Collaborative Divorce: What are the Pros & Cons in CA?
Divorces can be contentious, difficult, and drawn-out proceedings. If the parties cannot come to agreement on the terms, they may end up in a lengthy court case that can even go to trial when necessary. If the parties are able to set aside their differences and negotiate a settlement outside of court, however, they may be able to save themselves a lot of time, money, and stress. California has procedures for so-called “collaborative divorce” aimed at expediting the divorce process and resolving any remaining disputes as quickly and amicably as possible. Collaborative divorce may be the best option for your divorce proceeding, although it is not right in every circumstance. Read on for a discussion of the pros and cons of collaborative divorce, and contact a seasoned Claremont collaborative divorce attorney if you are facing divorce or other family law matters in Los Angeles or the San Gabriel Valley.
What does collaborative divorce entail?
Collaborative divorce involves the parties retaining qualified professionals to discuss and resolve all issues that arise in the divorce proceeding, including custody of minor children, the distribution of finances and personal property, and alimony or child support arrangements. Retained professionals include child psychologists, real estate brokers, financial planners, and parenting coordinators. Each party will also retain their own lawyer who practices collaborative divorce. The divorcing parties will negotiate a settlement with the help of these professionals and sign a contract stating they will not go to court unless a settlement cannot be reached. The ultimate settlement will still need court approval.
Pros of collaborative divorce
California courts encourage collaborative divorce. Collaborative divorce negotiations tend to be less contentious, more amicable, less costly, and more streamlined. If the parties can agree to negotiate openly, honestly, and in good faith, then the process can be much faster and much less stressful than taking a divorce through court. Your retained professionals will not only have specialized expertise helpful to crafting the best ultimate outcome objectively, but they will also have a more personal understanding of your family circumstances and your needs. Litigation puts your fate in the hands of a judge who only learns a limited amount of information while handling hundreds of other cases simultaneously. Litigation also tends to take much longer and cost much more in the long run, if the divorce becomes highly contentious.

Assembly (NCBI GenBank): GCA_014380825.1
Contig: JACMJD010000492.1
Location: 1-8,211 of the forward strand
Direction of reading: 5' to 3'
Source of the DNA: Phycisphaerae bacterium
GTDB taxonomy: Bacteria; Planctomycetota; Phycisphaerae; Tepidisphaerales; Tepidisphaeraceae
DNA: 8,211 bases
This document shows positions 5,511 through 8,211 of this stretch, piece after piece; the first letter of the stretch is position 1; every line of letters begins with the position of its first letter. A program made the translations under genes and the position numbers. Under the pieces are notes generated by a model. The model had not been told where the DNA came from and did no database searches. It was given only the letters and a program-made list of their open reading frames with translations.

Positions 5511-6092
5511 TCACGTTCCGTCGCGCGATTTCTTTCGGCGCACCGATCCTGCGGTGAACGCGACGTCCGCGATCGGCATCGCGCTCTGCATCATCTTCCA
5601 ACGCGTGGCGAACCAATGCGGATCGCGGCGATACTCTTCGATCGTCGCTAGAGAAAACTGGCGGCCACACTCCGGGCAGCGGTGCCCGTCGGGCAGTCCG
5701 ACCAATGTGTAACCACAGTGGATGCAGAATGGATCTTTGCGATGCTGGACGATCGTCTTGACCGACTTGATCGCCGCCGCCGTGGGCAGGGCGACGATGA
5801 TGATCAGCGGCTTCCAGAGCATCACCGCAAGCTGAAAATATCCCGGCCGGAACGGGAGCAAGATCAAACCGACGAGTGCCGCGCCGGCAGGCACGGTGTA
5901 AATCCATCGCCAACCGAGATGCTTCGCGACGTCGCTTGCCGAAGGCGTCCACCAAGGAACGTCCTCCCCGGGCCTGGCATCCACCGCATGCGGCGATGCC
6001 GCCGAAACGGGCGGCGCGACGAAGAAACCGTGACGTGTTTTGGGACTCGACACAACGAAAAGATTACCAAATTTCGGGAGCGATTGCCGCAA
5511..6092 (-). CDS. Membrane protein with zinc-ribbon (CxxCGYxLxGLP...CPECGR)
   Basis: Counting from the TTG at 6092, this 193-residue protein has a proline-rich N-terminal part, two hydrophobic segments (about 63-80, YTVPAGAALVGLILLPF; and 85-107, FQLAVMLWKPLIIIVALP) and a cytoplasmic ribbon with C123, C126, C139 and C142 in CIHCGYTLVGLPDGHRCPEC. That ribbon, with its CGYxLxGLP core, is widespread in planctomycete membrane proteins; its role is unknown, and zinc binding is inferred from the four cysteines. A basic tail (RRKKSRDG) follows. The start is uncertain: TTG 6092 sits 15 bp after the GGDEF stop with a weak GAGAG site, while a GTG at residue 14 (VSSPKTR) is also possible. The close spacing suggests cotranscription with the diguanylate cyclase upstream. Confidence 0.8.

Cons of collaborative divorce
Not every divorce can be collaborative. Collaborative divorces require that the parties can discuss and negotiate in good faith, meaning you are trusting your spouse to be open and honest about their assets and debts. Many divorces start with spouses who cannot be so open and trusting towards one another, given the emotional stakes involved in divorce. Collaborative divorce is also unavailable in cases involving domestic violence.
Retaining the experts described above can be costly (although litigating a case through trial is most likely more expensive). One of the perceived major drawbacks of collaborative divorce is that if the collaborative process fails, you will have to restart from square one through the court proceedings, potentially doubling your costs. This includes having to retain a new attorney. Your respective experts may simply disagree about, for example, business valuations, and unless one of you concedes, you may have to break the contract and take the case to court. Moreover, the admissions made during the collaborative divorce negotiations are likely privileged and cannot be used in a later court case.